Homologous recombination in plants

Homologous recombination (HR) in plants is of interest both as a tool to perform gene targeting and also HR in a general sense remains a fascinating, complex and poorly understood biological process. In many instances it is desirable to abolish the expression of a gene of interest in order to determine its function. Disadvantages of existing methods are for example, that anti-sense will not lead to a complete loss of function of a given gene.

Gene-tagging using Agrobacterium T-DNA plasmid or transposition requires a huge amount of work before the mutant of interest become available. These methods are currently restricted to few species and to a narrow range of gene disruptions. In fact specific gene modifications cannot be achieved by these methods. In contrast gene targeting (GT) offers a wide range of choices.

Applications of this powerful technique in fundamental and applied studies are numerous. GT involves the direct replacement of an endogenous gene by an in vitro mutated copy involving a mechanism based on HR or gene conversion. HR is very efficient in prokaryotes and yeast while illegitimate recombination is predominant in eukaryotes.

In mammalian systems HR is improved mainly by using embryonic stem cells and negative selection against illegitimate recombination events. Thus, GT has been developed as a routine tool in the past years and has contributed much to the recent success in the understanding the function of some genes in these organisms. Although it has been shown by several laboratories that gene targeting is, in principle, feasible in plants its application is severely hampered by the very low frequencies (10-4 to 10-6) and the complicated nature of molecular events, which have been obtained up to now.

The aim of this work is to capitalise on a number of recent scientific advances to elucidate the mechanism of HR both in somatic and meiotic cells and to develop an effective gene targeting system for plants. In order to optimise the conditions for true GT events, multiple approaches have been combined.

  • Over-expression of recombinases in tobacco
    One approach to make plant cells competent for HR is to modify the expression of the genes involved in this pathway. Multiple proteins are expressed in tobacco plants containing a transgene as a substrate for intrachromosomal recombination.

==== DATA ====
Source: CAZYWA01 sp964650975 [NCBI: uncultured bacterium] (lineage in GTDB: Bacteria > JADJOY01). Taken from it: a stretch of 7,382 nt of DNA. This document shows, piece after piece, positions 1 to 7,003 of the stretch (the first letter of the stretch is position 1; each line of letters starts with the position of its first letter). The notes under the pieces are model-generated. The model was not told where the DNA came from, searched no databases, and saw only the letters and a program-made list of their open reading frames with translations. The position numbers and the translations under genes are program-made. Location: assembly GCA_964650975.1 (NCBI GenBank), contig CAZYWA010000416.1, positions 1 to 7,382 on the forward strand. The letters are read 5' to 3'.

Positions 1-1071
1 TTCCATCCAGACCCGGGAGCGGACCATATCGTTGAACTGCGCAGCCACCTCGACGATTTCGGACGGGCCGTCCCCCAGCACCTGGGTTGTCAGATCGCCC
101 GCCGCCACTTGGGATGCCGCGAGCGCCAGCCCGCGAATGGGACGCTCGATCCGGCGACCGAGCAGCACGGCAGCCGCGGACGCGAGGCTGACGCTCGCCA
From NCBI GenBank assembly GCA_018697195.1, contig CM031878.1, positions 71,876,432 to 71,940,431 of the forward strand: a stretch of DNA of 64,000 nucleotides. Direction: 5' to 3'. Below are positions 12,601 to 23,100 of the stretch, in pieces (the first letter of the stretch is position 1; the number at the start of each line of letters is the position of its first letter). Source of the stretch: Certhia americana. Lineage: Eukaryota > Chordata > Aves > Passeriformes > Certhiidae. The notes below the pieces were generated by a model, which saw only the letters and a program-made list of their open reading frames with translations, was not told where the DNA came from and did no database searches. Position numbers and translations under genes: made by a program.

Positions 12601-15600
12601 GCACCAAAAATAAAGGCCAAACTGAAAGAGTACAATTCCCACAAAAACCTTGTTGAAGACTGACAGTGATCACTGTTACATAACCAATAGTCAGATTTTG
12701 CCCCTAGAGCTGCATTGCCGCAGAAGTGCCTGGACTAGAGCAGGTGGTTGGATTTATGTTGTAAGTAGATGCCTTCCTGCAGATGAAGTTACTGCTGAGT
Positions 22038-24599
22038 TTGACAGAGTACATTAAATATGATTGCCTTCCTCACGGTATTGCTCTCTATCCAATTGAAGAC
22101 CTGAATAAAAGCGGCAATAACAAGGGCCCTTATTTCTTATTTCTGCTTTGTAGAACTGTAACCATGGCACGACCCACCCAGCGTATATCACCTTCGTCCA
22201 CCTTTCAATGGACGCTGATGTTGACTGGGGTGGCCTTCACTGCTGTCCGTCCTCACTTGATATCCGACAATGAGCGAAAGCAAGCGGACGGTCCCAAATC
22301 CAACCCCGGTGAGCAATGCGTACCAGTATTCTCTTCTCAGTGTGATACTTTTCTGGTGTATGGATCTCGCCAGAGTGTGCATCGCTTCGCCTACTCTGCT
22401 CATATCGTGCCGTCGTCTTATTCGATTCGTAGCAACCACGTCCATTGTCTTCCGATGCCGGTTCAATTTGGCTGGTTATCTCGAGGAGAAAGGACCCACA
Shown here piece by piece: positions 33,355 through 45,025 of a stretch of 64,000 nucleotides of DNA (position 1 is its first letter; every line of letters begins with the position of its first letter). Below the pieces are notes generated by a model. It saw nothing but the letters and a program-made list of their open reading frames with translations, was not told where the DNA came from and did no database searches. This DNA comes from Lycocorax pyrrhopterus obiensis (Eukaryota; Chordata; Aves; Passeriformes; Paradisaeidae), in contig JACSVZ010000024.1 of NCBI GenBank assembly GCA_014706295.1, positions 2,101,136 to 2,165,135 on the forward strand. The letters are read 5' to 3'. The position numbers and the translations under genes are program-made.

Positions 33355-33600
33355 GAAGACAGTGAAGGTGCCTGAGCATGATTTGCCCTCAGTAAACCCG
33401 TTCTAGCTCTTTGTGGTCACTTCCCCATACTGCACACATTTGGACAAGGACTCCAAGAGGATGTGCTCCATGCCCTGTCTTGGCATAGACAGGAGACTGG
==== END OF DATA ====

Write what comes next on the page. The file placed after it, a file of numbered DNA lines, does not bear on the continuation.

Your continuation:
• Gene targeting vectors
    The design of GT vectors is essential for successful GT. Vectors containing markers for positive and negative selections have been constructed.
  • Double-strand DNA breaks (DSB)
    Artificially induced DSBs dramatically increase the rate of HR in both mammalian and plant cells. Recently, the induction of DSBs has successfully been used to enable or improve true gene targeting in animal systems. Chimeric nucleases (CN) have been developed to potentially target DSBs to any chromosomal gene, priming them for GT. These recombinant nucleases carry a non-specific DNA cleavage domain (from the restriction enzyme FokI) linked to a precise DNA-binding domain (the DNA recognition domain from zinc finger proteins).

    The ability to control the recognition specificity of the zinc fingers offers the possibility of directing cleavage to specific chromosomal locations. CNs have dramatically increased GT efficiency in human cells by 1000-fold. If such an improvement could be achieved in a plant system it would radically increase the chances of developing a routine GT method. However, developing zinc fingers with a binding specificity for a specific target gene takes considerable time and effort and some nucleases can prove toxic, presumably due to cleavage of non-target sites. A novel idea to overcome some of these problems is currently tested in our laboratory.

  • DNA delivery
    The method of choice is direct gene delivery using particle bombardment.